Take an honest look at yourself: are you up for this challenge? If yes, get to work and find a capable trainer. If no, find him a home where he can thrive. Do not pity him. He should not be put down, just because he is too much dog.
 

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Perhaps if OP can post a region where they're located, people could suggest other trainers? Otherwise, I agree with returning the dog to the breeder. Do not surrender, 99.9% of local humane societies will not have any idea how to deal with a dog like that successfully.
 

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I know you didn't ask me, but NILIF is 'Nothing in Life is Free'. Requiring the dog to work for everything it gets. You want to eat your dinner? Sit and look at me and be calm first, then put the food down. Want to play fetch with a ball? Sit and wait, then I'll throw it. Want this yummy treat? Make the dog do a couple sits and downs. That kind of thing. We do this with our dog for 95% of any food or treats she gets. If she doesn't bring the tennis ball back to us, we don't throw it more than once.
 

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Please - no judgments! We purchased a puppy from a breeder in Aug. He was four months old at the time, is almost 7 months now. Breeder had many positive reviews and we rushed into a purchase without doing the proper research on the breeder (dumb I know, but first purchase, first two GSDs we owned were rescues, we were grieving loss of our 9 yr old GSD to cancer in July). Dog has Czech/DDR lineage per pedigree on sire's side with many Schutzhund titled ancestor dogs. He appears not to have been properly socialized during the critical period before we brought him home. We have been trying to teach him manners. He is very smart, and will sit on command, is house-trained, and we have been working on the leave it command. He is also crate-trained. Very food-motivated, BUT has shown aggression (no actual bites so far), snarling, growling, lunging at visitors, other dogs. He's a big dog already at 64 lbs, very handsome, playful, but also intense, restless, and very high energy. He has a high prey drive and we fear for our cats' safety. He needs someone who can establish leadership with him. We had a professional trainer with over 30 years of experience at our house for a one- on- one training session. He did not like her correcting him and he went for her throat, nipped her chin. It was a warning more than an actual intent to bite I think. Obviously he could have done real damage if he wanted to. Trainer said he needs a very select person to re-home with, and hooked me up with a contact at our local Humane Society who has successfully placed another such dog with a Shutzhund trainer. But in talking to vet yesterday, if this person will not take him or knows someone who will, he will probably be put down if we turn him over to the Humane Society. He needs a home with no children (our son is 15 and he has been okay with him), no other pets, and a very experienced handler. Help! Breeder's father has expressed interest in taking him, but I'm reluctant to send him back there.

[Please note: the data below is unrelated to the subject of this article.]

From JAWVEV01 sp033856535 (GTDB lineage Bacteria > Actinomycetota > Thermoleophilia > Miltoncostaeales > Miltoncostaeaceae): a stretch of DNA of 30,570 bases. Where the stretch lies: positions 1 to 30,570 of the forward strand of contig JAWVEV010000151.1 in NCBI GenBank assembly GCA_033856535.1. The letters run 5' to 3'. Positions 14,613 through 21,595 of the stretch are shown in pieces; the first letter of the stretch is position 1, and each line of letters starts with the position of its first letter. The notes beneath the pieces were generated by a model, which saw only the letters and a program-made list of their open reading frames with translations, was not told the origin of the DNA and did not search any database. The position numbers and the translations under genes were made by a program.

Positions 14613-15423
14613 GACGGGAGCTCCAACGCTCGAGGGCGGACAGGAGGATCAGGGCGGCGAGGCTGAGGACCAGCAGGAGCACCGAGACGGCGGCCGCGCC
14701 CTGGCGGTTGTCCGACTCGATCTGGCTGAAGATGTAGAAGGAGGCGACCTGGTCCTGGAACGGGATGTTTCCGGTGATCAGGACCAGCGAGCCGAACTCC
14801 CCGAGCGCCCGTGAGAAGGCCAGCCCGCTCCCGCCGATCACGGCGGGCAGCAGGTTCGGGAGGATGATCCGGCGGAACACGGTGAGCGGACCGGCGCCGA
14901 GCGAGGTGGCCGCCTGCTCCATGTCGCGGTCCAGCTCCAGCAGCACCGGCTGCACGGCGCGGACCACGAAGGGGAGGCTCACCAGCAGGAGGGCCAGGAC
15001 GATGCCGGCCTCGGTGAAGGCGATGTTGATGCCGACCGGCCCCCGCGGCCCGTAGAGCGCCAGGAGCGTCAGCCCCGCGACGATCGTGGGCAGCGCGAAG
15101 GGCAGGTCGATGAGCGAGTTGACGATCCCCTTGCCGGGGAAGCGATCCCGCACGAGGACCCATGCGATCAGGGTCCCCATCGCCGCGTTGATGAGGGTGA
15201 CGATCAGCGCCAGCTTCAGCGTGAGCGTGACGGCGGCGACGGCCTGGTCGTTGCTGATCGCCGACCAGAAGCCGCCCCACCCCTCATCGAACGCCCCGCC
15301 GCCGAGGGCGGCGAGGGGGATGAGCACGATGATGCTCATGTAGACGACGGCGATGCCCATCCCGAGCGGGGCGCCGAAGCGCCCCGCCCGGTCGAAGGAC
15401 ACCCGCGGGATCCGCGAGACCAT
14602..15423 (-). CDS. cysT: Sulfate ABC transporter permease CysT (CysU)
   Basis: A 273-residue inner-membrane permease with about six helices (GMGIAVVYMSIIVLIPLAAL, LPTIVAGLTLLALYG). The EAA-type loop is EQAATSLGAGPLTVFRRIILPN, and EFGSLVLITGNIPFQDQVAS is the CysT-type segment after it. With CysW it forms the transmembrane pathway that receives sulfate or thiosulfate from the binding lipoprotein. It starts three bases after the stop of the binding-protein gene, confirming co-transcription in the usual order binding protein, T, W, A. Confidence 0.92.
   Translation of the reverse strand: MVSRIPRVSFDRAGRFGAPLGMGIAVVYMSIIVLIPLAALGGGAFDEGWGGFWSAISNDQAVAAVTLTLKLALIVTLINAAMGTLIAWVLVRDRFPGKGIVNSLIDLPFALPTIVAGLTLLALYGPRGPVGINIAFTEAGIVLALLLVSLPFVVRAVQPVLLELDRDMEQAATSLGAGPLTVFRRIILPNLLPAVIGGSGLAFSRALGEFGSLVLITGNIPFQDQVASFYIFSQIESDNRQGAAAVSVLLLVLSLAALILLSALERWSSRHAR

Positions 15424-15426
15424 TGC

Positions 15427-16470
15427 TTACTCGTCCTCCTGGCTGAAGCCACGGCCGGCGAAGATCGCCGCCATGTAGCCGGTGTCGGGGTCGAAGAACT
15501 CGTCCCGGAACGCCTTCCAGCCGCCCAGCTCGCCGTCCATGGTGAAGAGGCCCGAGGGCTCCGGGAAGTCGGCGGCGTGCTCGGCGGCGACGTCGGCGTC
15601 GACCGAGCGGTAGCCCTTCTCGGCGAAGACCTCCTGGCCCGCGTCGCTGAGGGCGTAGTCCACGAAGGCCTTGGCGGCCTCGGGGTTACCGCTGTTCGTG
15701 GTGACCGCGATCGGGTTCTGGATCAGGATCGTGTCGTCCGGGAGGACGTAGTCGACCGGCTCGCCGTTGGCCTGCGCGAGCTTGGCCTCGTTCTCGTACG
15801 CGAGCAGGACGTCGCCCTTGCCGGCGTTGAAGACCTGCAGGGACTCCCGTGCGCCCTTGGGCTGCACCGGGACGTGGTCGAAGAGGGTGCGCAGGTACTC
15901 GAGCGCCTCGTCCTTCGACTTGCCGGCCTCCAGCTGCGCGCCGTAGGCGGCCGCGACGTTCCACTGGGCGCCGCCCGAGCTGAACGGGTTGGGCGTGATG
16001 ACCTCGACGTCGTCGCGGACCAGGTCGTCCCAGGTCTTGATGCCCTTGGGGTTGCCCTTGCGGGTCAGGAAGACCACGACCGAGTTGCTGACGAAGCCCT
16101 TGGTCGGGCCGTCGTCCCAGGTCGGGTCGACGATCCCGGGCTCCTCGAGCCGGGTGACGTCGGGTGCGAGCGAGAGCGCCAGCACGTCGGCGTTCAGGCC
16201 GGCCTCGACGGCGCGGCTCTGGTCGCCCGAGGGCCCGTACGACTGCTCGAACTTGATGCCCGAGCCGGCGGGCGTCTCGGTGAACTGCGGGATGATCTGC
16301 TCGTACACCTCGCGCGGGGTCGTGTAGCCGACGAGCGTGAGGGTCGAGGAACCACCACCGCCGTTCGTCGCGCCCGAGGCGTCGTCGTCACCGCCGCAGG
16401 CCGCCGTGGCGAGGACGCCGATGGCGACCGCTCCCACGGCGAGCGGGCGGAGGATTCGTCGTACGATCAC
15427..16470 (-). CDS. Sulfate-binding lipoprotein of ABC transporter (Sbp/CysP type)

No judgment at all! We have a 18 month old Czech lineage that we just had in a 3 week boot camp boarding program because we could not get a handle on his dog aggression. We also got him at 4 months, which I didn't know wasn't the best thing to do. He's the toughest GSD I've had, and he's my 4th. He's kicking our butt.